by Florit Shoihet
Weeks before the UK general election, about 40 LSE students gathered on 20 November to watch a head to head debate between the presidents of three main LSE political societies – Melissa Pittman (Labour Party), Aadil Khan (Liberal-Democrats) and Hamish Mundell (Conservative Party). Professor Tony Travers, Director of LSE London and visiting Professor in the Government Department, hosted the debate.
The purpose of the debate was to introduce each party’s manifesto to students, allow the audience to challenge the speakers on their party’s policies, and encourage students to register to vote.
The speakers discussed hot topics such as Brexit, social-economic policies, the environmental crisis, the NHS, international relations, anti-Semitism, Islamophobia and racism in the parties. Despite the great divergence in views and some contentious moments, the debate ended peacefully.
As expected, Brexit was one of the core questions in the debate. “I want to stop Brexit; this is the biggest issue of our time. Labour, unfortunately, is sitting on the fence and on the other hand, the Conservatives, the party of the hard Brexit. Make no mistake – Boris’s deal means higher tax and harder borders. We are the option of the bright future,” said LSESU Liberal-Democrat President Aadil Khan. Hamish Mundell, LSESU Conservative Party President emphasised the need to use Brexit for better trade deals and the positive yields for the country’s prosperity. He said, “Years and time were wasted on Brexit, while it should have been done years ago. The voters have their voice: they want Jeremy Corbyn governance, or they want Boris Johnson in the country board. Voting Lib-Dem is a fruitless vote – they don’t want a second referendum, they want rotation. And if you vote Labour, you are voting for Corbyn’s centred coalition, that will lead to two more referendums in the next year: one on Europe, and the second on the Scottish independence.”
On the other hand, Melissa Pittman, Labour Party President attacked the Conservative position and diverted the discussion towards welfare and economic policy. She said: “You have many people suffering for so many years, ten years of austerity. That is why people don’t trust the government, and in my opinion, that is why Brexit happened in the first place.”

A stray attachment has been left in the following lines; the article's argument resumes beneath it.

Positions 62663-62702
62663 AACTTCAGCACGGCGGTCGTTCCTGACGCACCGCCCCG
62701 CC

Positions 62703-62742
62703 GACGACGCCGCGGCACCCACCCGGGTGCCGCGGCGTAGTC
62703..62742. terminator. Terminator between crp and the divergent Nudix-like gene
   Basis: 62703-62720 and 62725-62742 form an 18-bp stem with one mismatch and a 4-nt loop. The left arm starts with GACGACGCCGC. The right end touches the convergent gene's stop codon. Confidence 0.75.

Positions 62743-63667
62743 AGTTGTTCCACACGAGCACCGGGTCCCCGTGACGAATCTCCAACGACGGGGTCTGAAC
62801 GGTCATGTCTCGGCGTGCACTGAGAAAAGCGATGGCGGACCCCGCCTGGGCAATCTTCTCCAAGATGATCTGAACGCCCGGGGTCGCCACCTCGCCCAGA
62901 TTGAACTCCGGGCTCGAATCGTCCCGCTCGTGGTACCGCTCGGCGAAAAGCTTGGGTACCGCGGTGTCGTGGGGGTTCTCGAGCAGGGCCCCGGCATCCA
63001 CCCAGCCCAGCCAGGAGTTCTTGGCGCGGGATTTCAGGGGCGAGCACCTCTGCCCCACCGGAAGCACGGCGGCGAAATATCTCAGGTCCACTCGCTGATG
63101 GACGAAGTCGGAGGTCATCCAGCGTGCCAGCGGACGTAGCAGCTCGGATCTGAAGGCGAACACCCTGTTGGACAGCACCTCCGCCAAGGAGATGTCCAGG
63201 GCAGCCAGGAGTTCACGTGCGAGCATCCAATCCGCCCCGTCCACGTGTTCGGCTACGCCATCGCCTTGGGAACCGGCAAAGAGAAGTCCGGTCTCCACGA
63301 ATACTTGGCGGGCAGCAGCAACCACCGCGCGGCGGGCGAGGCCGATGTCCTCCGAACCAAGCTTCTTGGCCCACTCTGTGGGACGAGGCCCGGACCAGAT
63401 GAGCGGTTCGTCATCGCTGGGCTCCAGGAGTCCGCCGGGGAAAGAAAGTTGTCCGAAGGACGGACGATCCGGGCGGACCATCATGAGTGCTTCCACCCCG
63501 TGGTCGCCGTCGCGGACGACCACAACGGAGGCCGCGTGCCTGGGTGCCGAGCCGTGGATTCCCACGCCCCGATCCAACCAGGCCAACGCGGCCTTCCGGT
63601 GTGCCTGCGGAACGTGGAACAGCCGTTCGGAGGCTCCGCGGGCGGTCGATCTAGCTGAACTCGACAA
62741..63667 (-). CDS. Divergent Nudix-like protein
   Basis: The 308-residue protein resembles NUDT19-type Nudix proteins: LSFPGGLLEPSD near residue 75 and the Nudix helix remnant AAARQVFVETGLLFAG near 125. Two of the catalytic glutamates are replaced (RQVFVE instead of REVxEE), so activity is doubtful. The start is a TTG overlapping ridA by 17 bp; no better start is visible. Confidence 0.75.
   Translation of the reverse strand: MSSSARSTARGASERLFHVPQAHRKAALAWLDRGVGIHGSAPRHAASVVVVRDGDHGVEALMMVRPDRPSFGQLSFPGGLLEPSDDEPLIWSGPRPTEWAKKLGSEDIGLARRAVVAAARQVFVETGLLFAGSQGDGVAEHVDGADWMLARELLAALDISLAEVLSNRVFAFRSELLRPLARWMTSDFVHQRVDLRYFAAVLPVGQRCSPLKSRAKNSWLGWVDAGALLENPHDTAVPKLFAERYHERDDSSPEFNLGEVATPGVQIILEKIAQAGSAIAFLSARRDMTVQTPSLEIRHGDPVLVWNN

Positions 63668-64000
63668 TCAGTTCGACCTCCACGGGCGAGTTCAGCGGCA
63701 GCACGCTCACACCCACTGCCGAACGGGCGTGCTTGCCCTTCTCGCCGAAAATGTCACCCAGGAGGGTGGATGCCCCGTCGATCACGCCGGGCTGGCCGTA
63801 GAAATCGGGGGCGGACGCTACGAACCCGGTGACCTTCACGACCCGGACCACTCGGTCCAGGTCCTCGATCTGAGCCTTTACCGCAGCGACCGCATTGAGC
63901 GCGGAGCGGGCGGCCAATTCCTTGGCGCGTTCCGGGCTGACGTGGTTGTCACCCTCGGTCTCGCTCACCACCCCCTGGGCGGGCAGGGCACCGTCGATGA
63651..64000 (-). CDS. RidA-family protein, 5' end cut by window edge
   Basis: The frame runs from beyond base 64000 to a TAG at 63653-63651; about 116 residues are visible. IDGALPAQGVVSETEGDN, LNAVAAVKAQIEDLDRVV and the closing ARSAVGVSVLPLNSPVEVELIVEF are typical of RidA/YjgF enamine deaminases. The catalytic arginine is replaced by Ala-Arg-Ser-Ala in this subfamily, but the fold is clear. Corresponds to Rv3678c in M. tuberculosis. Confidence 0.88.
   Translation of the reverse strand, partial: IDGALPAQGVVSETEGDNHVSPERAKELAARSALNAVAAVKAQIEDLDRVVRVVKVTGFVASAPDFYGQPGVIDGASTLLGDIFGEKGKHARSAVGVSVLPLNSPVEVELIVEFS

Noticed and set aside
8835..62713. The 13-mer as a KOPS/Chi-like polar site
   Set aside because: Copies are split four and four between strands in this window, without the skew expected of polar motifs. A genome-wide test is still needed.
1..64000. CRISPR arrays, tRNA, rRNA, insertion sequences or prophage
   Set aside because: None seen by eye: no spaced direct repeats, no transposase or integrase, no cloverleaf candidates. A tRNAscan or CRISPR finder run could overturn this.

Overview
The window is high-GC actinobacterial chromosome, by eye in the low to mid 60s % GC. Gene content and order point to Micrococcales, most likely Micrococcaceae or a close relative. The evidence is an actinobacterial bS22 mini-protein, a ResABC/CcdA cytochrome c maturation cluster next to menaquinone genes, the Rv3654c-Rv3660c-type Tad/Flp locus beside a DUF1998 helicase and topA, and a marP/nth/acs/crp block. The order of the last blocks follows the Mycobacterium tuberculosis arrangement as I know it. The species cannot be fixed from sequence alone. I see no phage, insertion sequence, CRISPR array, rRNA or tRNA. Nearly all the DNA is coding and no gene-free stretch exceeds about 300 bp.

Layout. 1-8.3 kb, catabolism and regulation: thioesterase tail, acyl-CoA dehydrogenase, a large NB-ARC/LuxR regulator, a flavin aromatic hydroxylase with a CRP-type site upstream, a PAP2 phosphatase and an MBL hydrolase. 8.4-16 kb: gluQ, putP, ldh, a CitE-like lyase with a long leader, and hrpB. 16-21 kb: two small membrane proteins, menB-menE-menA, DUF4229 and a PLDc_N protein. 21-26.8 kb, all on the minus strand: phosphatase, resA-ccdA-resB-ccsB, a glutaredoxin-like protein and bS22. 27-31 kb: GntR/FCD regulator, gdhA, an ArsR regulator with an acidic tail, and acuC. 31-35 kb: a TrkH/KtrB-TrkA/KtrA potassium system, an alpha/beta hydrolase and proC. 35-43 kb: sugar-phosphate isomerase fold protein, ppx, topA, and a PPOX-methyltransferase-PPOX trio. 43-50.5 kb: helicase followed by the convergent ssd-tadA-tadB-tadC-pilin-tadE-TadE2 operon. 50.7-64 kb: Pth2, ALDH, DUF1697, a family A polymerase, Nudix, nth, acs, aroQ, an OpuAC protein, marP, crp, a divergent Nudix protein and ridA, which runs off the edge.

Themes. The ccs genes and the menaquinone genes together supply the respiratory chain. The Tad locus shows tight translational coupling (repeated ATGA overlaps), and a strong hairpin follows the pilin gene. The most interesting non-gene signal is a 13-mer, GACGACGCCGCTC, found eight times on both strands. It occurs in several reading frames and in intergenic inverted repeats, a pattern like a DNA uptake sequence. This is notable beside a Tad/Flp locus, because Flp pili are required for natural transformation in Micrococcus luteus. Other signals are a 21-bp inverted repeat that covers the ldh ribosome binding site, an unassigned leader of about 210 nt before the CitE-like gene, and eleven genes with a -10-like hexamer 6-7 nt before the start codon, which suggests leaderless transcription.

The leaders also showed a decisive anti-racist approach, an issue that has affected all three parties in recent years. Commenting on the allegations of anti-Semitism in the Labour Party, Pittman said, “I think it is horrible and we haven’t done enough to protect the Jewish community in the party,” but “We now have a zero-tolerance policy, we will make sure that any member in the party that is racist in any form, anti-Semitic or otherwise, will be removed from the party instantly. Jeremy Corbyn, who I know, is thoroughly not racist in any way. In response to this question, I think that the Tories have a lot to answer, about Islamophobia in the party specifically, Boris Johnson himself compared Muslim women to ‘letterboxes’ and I haven’t heard an apology.”
Khan responded sharply, “The Lib-Dems had problems and small incidents of anti-Semitism, but what we did is expel them. We didn’t have years and years of people saying that we are a racist party, because we found the racists and we kicked them out. So, for the question why it is taking so long to deal with this problem, I think that the answer is in two words: Jeremy Corbyn.”
“[Within the Tories] there is institutional racism going on. Nearly half of your members wouldn’t want to live next door to someone like me,” Khan added.
The issues that seemed to have support from all three parties were the NHS, as well as the climate emergency, although each proposed different programs to address these two issues.